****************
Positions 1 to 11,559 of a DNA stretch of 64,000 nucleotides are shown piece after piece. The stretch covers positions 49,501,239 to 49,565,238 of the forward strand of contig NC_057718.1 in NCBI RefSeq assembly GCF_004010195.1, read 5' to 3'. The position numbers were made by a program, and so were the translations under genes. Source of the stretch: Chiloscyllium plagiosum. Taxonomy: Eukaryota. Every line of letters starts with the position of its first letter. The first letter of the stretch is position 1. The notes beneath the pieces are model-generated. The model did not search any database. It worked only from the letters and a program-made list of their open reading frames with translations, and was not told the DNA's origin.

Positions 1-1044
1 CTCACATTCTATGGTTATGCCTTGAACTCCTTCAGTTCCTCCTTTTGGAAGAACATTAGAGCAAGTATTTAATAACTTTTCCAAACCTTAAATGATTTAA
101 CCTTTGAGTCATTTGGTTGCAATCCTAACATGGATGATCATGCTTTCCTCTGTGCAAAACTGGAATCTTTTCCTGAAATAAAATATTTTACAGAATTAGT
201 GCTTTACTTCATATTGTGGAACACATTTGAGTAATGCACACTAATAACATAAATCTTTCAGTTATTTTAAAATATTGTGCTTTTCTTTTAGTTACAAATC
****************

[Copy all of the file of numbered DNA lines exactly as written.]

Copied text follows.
Positions 1 to 11,559 of a DNA stretch of 64,000 nucleotides are shown piece after piece. The stretch covers positions 49,501,239 to 49,565,238 of the forward strand of contig NC_057718.1 in NCBI RefSeq assembly GCF_004010195.1, read 5' to 3'. The position numbers were made by a program, and so were the translations under genes. Source of the stretch: Chiloscyllium plagiosum. Taxonomy: Eukaryota. Every line of letters starts with the position of its first letter. The first letter of the stretch is position 1. The notes beneath the pieces are model-generated. The model did not search any database. It worked only from the letters and a program-made list of their open reading frames with translations, and was not told the DNA's origin.

Positions 1-1044
1 CTCACATTCTATGGTTATGCCTTGAACTCCTTCAGTTCCTCCTTTTGGAAGAACATTAGAGCAAGTATTTAATAACTTTTCCAAACCTTAAATGATTTAA
101 CCTTTGAGTCATTTGGTTGCAATCCTAACATGGATGATCATGCTTTCCTCTGTGCAAAACTGGAATCTTTTCCTGAAATAAAATATTTTACAGAATTAGT
201 GCTTTACTTCATATTGTGGAACACATTTGAGTAATGCACACTAATAACATAAATCTTTCAGTTATTTTAAAATATTGTGCTTTTCTTTTAGTTACAAATC